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Trivium: Court is now in session

A serious case can be made that in 2021, Trivium frontman Matt Heafy is the hardest working man in music.

A quick glance at his Instagram shows an individual balancing fatherhood (twins, no less), a huge following on the streaming service Twitch (on which he does two daily streams, consisting of original and covered music, and gaming), as well as a myriad of guest spots with up-and-coming metal bands – with, of course, a little bit of Brazilian Jiu Jitsu thrown in.

That’s not even taking into account his main career in Trivium, who’ve just dropped what is arguably their finest LP, In The Court Of The Dragon, a mere 14 months after the critically acclaimed What The Dead Men Say. It’s a workload akin to The Rock, Joe Rogan or Kevin Hart, with discipline being what underpins it all.

“I’ll run you through the full schedule”, Heafy says when we caught up over the phone.

“I wake up at seven o’clock, clean the house and prepare breakfast for all of us. 7:30, we all eat and I prep the social media schedule for the day. Eight o’clock, 30 minutes of vocal warm-ups while the kids watch TV, with coffee in hand. 8:30, we’re thankful to have someone helping us out in the house, so I go into my office where the streams are set up and ready to go. 8:30 to 11 o’clock, Trivium stream with some games thrown in at the end.

“11 o’clock is Jujitsu time. My Jujitsu partner comes around because we train in my backyard, and we’ve done that for the last 18 months. 12 o’clock, prep lunch, spend time with the kids and get ready for the second stream. 1:30, get ready for the second stream. The streams end by 4 o’clock, and then it’s time with the kids.”

It’s exhausting to read, but exhilarating to hear when Heafy explains it to you with military-esque intensity.

“My schedule isn’t because of Trivium or Twitch – my dad’s a Marine and my mum’s Japanese, so I was raised by two of the most disciplined and regimented cultures. And raising children, they need structure and schedule as well.”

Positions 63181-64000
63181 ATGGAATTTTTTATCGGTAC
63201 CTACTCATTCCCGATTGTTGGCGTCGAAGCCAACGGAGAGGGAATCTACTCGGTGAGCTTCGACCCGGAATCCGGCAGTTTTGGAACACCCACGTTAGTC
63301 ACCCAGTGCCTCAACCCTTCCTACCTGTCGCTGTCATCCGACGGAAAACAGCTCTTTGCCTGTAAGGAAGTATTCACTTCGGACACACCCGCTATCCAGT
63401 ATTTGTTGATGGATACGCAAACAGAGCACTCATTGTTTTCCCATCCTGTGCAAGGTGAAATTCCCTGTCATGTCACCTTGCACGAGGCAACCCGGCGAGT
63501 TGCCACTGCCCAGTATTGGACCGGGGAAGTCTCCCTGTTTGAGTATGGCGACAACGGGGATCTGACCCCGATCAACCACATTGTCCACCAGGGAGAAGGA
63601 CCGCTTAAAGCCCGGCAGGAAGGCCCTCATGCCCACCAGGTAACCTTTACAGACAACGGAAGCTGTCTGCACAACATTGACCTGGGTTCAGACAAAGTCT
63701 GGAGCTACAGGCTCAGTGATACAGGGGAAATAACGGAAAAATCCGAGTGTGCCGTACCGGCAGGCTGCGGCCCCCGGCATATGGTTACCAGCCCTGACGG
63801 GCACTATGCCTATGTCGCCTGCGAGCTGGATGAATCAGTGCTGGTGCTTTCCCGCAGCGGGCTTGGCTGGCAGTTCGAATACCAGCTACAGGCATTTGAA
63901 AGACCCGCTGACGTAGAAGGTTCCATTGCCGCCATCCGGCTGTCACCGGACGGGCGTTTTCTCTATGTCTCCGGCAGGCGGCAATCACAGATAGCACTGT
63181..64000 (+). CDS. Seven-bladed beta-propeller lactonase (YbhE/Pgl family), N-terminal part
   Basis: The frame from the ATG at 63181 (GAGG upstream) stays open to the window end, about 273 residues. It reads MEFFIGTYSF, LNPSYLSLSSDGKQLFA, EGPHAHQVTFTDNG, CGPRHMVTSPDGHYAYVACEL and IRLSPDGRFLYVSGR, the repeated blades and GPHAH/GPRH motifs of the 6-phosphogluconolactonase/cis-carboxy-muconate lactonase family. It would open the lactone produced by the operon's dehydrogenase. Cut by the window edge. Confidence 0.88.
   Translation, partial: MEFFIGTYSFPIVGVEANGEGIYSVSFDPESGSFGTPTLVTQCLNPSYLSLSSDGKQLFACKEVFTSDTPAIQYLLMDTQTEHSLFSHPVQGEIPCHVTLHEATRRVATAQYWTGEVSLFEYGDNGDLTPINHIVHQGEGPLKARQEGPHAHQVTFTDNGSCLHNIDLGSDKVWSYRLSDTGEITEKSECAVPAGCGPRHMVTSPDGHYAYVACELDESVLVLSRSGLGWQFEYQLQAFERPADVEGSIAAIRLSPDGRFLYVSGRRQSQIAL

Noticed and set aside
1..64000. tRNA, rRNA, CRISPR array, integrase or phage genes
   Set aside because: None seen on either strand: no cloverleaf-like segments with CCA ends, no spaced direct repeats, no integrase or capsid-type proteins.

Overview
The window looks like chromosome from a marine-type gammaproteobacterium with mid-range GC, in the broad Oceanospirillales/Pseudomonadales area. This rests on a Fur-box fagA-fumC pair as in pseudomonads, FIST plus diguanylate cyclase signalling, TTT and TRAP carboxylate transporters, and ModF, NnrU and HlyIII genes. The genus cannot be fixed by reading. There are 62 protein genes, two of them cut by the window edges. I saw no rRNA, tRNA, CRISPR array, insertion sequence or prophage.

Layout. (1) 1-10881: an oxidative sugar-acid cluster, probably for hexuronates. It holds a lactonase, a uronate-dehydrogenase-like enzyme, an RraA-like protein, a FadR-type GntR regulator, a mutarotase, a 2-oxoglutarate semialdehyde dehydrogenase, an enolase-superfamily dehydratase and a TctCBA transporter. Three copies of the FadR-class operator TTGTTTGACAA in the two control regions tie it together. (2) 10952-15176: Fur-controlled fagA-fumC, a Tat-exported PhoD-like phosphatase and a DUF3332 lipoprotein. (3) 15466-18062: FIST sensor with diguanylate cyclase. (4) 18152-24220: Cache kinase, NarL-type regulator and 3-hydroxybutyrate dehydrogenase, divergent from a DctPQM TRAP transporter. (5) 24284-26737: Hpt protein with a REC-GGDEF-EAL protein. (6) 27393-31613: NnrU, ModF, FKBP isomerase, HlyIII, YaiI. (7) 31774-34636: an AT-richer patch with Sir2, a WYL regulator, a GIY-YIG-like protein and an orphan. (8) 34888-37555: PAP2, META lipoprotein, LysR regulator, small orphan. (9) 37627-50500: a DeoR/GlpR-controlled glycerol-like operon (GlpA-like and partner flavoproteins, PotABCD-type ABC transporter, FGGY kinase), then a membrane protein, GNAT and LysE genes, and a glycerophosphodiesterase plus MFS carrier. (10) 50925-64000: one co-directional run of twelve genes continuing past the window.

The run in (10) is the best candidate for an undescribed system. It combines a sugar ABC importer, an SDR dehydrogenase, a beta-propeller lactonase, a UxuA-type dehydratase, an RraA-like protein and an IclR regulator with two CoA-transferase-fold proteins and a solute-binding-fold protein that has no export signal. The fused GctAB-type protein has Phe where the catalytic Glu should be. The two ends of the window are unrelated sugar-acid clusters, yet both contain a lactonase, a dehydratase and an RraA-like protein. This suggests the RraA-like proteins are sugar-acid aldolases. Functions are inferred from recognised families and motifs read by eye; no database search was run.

The same work ethic goes for the band – on a musical level at least – with In The Court Of The Dragon requiring a mere 14 days to track. It’s nothing short of a jaw-dropping feat given the level of technical complexity and cinematic scope found on the album. 


“We stream every single show we play for free, I listen to each show really, really carefully, and we’ve been performing better than ever...


“We’re all as intensive as each other with our rehearsal schedules,” Heafy says. “We practise non-stop, and we spend an intense amount of time on our instruments so that when we go and do shows after a long break, we’ve been making sure the chops are there. When it’s time to work and be creative, it’s so effortless for us – I make sure I’m singing and screaming one-to-four hours a day, five-to-seven days a week. It’s more like being an athlete than a musician; I’m making sure that I’m always ready to go.

“We’ve never said over the last three records, ‘It’s writing time’ – someone has come up with a new riff and things have just gone from there. With this one, I was just noodling on the stream one day, and that was a major part in how this started. For us, it’s all about capturing lightning in a bottle.”

The results speak for themselves, with In The Court Of The Dragon being met with glee by the broader metal world – a community that once wrote the band off as opportunists capitalising on the new wave of American heavy metal, and the metalcore hype of the mid 2000s. Indeed, the bands ‘middle’ period is a mixed bag, with LPs like Vengeance Falls and Silence In The Snow feeling like affairs that took two steps forward and one step back. 

“With The Crusade, Vengeance Falls and Silence In The Snow, we set boundaries,” Heafy says, bluntly noting that these records were indeed misfires. “Here, we went in prepared but we didn’t have boundaries. We made whatever feels right, and that’s a big part of why these most recent records seem to have resonated with people so much. We can’t believe that ten records in, people are saying that we’re writing our best stuff now – that’s a really incredible place to be as a band.”

With ten records behind them, it feels like Trivium are anything but a nostalgia act, with In The Court Of The Dragon completing a hat trick of career-defining (or -saving) releases (The Sin And The Sentence and What The Dead Men Say make up this holy trinity). It’s the kind of consistency that the band have always hinted at, but never quite delivered – a fact that Heafy is keenly aware of moving into a post-COVID world.

“Without a doubt, we’re the best live band we’ve ever been,” he says. “We’re the best studio band we’ve ever been, too. We stream every single show we play for free, I listen to each show really, really carefully, and we’ve been performing better than ever. We live ten minutes from each other, we have our own headquarters, and we’re more ready than ever to make the records that we want to make.”

>> KEEP READING: Review: Trivium – In The Court Of The Dragon <<

In The Court Of The Dragon is out now via Warner
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